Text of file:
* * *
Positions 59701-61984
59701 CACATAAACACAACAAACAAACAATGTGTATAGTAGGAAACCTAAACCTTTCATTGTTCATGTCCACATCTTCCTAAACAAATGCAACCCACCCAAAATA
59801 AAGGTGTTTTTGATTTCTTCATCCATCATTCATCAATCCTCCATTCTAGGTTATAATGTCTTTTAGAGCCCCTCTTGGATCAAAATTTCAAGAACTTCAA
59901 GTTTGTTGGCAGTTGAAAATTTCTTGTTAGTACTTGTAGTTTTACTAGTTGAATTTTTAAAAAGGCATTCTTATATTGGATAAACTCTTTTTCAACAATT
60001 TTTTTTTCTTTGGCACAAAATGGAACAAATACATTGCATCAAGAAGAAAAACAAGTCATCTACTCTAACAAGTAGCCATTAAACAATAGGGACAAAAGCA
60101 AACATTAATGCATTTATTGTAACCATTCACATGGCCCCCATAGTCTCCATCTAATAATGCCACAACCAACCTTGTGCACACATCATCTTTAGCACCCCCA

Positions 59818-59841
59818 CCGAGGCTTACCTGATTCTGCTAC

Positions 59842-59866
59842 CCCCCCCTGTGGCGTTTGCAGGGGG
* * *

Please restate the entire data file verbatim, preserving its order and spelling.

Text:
Positions 59701-61984
59701 CACATAAACACAACAAACAAACAATGTGTATAGTAGGAAACCTAAACCTTTCATTGTTCATGTCCACATCTTCCTAAACAAATGCAACCCACCCAAAATA
59801 AAGGTGTTTTTGATTTCTTCATCCATCATTCATCAATCCTCCATTCTAGGTTATAATGTCTTTTAGAGCCCCTCTTGGATCAAAATTTCAAGAACTTCAA
59901 GTTTGTTGGCAGTTGAAAATTTCTTGTTAGTACTTGTAGTTTTACTAGTTGAATTTTTAAAAAGGCATTCTTATATTGGATAAACTCTTTTTCAACAATT
60001 TTTTTTTCTTTGGCACAAAATGGAACAAATACATTGCATCAAGAAGAAAAACAAGTCATCTACTCTAACAAGTAGCCATTAAACAATAGGGACAAAAGCA
60101 AACATTAATGCATTTATTGTAACCATTCACATGGCCCCCATAGTCTCCATCTAATAATGCCACAACCAACCTTGTGCACACATCATCTTTAGCACCCCCA

Positions 59818-59841
59818 CCGAGGCTTACCTGATTCTGCTAC

Positions 59842-59866
59842 CCCCCCCTGTGGCGTTTGCAGGGGG